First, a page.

You know when you’ve heard thousands and thousands of people, in person or via email or via Tweet, tell you about something that you have to do? We’ve all been there and it’s fucking exhausting.
When faced with watching any Coen Brother movie or reading The Bone Clocks or consider anything Hamilton or KonMaring one’s life or bowing down to Balmain or watching Breaking Bad, I get a bit tired. I’ve heard everything about it already: why would actually ingesting this material myself be important since I’ve already done it secondhand? Yes, realistically, I know I need to witness the mastery of whatever media phenomena for myself, to have a one-to-one connection with it, to dive into the pool of cultural consciousness, to splash others with the jizz of my fortune in being able to partake in said media. There is a fatigue surrounding hearing about something so much. It’s like anti-FOMO.
This concept actually has a name: as The Guardian‘s Oliver Burkeman points out, this is called “optimal distinctiveness theory” and it’s all about rebelling against the zeitgeist because the zeitgeist has, in a way, already penetrated you.
One explanation is what psychologists call “optimal distinctiveness theory” – the way we’re constantly jockeying to feel exactly the right degree of similarity to and difference from those around us. Nobody wants to be exiled from the in-group to the fringes of society; but nobody wants to be swallowed up by it, either. In toddlerhood and teenagerhood, this manifests as a bloody-minded refusal to do what we’re told, precisely to show we can disobey our parents. Perhaps it never entirely goes away.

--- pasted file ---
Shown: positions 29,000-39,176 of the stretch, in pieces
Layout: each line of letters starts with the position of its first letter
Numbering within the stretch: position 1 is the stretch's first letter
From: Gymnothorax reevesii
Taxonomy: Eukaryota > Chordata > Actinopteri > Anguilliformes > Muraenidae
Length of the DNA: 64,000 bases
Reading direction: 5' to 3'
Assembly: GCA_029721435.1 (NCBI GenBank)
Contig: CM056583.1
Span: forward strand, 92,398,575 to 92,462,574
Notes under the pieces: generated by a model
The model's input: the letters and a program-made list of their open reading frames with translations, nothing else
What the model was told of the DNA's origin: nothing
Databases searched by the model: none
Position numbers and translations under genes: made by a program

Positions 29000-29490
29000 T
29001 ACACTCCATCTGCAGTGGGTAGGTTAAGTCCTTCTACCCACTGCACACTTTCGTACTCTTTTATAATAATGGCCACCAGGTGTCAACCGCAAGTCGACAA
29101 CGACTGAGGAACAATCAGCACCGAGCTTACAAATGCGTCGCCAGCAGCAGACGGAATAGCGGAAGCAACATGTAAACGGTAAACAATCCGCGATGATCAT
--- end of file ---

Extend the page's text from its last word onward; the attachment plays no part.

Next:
That explains so much: that want to rebel and run away from that which everyone is talking about comes from our want and need to be in control again. Instead of sheeping into what everyone is into, you look away. Not every time—but those sometimes? That’s why.
So revel in your being just not that into whatever everyone is into: it’s part of our nature, recently exacerbated by technology.